Congress has the power to end this harmful policy of sanctioned child abuse anytime it wants. That would make the new Homeland Security regulation unnecessary and ensure the new Trump administration policy would continue with the force of law even after President Trump leaves office.
Unfortunately, Congress has failed to act on this important issue.
Senate Judiciary Committee Chairman Lindsey Graham, R-S.C., has a sensible and effective bill ready to go that has not even been brought before the Republican-controlled Senate, much the less the Democratic-controlled House.
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In the absence of anything more than crocodile tears from many in Congress and open borders advocates, the Trump administration’s new regulation announced Wednesday is the best available option.
Unless Congress acts, the list of options that the administration can implement to stop the use of children as human pawns is a very short one. Given the current volume of illegal immigrants flooding across our southern border, the 20-day limit on family detention all but guarantees that showing up with a child will result the release of many thousands of illegal immigrants from federal custody.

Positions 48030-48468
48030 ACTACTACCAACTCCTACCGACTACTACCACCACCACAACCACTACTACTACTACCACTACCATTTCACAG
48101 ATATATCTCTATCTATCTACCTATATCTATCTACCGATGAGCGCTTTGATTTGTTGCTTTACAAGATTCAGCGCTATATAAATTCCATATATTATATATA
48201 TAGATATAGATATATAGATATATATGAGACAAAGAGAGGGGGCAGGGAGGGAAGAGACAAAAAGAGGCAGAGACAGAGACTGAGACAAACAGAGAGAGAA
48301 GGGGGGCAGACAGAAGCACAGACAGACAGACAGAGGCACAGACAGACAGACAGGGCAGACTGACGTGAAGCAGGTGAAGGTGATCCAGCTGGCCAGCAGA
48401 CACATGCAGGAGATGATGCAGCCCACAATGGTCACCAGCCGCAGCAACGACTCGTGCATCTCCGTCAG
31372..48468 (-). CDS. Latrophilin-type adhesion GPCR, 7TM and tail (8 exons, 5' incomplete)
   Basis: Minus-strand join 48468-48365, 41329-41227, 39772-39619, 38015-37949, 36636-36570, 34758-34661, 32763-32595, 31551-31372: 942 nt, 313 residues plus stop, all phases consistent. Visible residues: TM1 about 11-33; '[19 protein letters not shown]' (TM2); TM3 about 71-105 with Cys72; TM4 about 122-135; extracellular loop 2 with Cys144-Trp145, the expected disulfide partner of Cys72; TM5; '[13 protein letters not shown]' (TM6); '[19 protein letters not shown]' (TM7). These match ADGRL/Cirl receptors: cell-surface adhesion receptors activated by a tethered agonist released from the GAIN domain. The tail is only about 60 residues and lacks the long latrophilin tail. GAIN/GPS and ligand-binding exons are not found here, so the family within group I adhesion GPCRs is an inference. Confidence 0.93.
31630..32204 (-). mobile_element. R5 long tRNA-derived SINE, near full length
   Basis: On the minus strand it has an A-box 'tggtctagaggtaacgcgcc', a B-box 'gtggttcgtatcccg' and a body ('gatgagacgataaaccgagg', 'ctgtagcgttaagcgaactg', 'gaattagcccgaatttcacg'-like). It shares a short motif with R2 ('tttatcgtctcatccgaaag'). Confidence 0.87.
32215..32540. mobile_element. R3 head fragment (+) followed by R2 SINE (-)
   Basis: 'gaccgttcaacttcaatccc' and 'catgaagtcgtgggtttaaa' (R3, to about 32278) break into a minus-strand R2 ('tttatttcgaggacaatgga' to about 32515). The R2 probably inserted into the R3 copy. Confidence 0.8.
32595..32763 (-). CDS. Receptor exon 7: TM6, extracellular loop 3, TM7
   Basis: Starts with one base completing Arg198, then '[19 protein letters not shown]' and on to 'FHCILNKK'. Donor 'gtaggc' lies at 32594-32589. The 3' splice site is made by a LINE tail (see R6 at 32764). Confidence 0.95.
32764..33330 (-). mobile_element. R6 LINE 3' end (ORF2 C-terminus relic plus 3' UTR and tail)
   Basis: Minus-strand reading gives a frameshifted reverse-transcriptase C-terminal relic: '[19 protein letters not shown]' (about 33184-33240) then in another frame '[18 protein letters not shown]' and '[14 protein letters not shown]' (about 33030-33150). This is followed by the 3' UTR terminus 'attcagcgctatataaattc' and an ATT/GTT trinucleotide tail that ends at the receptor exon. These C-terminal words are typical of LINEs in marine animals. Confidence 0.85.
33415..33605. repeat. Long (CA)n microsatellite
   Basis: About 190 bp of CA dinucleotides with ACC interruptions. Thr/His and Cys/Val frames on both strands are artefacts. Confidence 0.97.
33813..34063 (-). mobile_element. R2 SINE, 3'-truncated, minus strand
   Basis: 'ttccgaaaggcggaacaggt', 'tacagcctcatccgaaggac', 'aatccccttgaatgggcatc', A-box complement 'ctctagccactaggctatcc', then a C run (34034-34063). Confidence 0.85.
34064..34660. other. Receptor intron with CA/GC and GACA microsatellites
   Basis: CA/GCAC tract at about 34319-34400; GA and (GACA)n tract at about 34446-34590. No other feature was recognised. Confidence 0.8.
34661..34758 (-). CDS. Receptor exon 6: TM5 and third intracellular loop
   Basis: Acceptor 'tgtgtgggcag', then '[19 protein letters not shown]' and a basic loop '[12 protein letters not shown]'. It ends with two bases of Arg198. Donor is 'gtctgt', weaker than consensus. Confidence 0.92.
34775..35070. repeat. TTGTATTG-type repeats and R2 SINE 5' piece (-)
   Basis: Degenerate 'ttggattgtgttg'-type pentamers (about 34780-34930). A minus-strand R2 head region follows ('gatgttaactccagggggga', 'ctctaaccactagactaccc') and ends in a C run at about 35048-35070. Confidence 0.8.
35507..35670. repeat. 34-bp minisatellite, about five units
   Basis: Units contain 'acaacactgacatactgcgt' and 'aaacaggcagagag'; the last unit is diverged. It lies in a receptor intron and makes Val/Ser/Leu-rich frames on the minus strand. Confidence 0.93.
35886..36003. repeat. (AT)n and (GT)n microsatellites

There is little likelihood that either the adults or children released due to the Flores agreement will ever appear for immigration hearings. Instead, they simply remain in the U.S. illegally, adding to the millions of illegal immigrants already living here.
The more this happens, the more children will be placed in danger by adults and criminal smugglers in an attempt to gain entry to the United States.
Holding families as a unit until a determination can be made about whether they have a claim to enter the United States will deter people who have no valid claim from exploiting and endangering children. It will keep legitimate families together throughout the process, in suitable facilities with access to health care and education.
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Despite the inevitable invective that is already being hurled at the Trump administration for issuing the new regulation to revise the deeply flawed Flores settlement, the regulation is humane and sensible.
Critics of the new Homeland Security policy are effectively condoning child abuse in order to achieve their own political objectives. It’s time for Democrats in Congress to set aside partisanship and work on a bipartisan basis to deal with the immigration crisis that the Flores agreement has created.